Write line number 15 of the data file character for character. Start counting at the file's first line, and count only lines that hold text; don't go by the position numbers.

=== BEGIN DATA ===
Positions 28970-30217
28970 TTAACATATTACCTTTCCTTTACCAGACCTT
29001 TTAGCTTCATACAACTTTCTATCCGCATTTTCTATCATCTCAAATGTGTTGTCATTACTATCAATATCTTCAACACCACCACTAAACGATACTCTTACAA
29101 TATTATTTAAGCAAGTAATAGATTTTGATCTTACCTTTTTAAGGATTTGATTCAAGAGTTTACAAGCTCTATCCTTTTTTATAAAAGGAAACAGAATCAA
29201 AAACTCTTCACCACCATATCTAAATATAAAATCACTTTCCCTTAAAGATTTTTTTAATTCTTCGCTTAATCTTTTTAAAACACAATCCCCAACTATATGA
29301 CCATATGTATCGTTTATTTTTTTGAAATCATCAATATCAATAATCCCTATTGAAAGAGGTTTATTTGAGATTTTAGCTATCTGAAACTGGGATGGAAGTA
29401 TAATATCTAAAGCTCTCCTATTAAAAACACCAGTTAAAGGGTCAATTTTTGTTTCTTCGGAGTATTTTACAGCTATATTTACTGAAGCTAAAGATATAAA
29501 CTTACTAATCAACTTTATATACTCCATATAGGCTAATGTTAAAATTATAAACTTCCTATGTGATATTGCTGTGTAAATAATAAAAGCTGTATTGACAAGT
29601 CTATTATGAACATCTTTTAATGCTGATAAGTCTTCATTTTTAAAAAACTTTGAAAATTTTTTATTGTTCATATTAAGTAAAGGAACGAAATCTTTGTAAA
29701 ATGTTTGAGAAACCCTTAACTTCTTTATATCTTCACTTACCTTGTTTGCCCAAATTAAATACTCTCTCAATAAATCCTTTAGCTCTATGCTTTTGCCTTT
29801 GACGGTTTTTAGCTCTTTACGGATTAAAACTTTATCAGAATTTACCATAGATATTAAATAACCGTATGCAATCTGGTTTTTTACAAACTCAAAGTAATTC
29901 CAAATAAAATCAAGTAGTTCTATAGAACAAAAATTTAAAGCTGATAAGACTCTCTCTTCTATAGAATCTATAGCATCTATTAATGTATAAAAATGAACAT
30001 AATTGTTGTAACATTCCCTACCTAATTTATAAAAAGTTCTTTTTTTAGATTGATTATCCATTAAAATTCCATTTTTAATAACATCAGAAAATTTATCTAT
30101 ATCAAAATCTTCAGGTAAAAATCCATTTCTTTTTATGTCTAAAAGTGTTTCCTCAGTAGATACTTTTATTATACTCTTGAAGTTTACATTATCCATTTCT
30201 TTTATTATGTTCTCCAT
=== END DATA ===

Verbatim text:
30201 TTTATTATGTTCTCCAT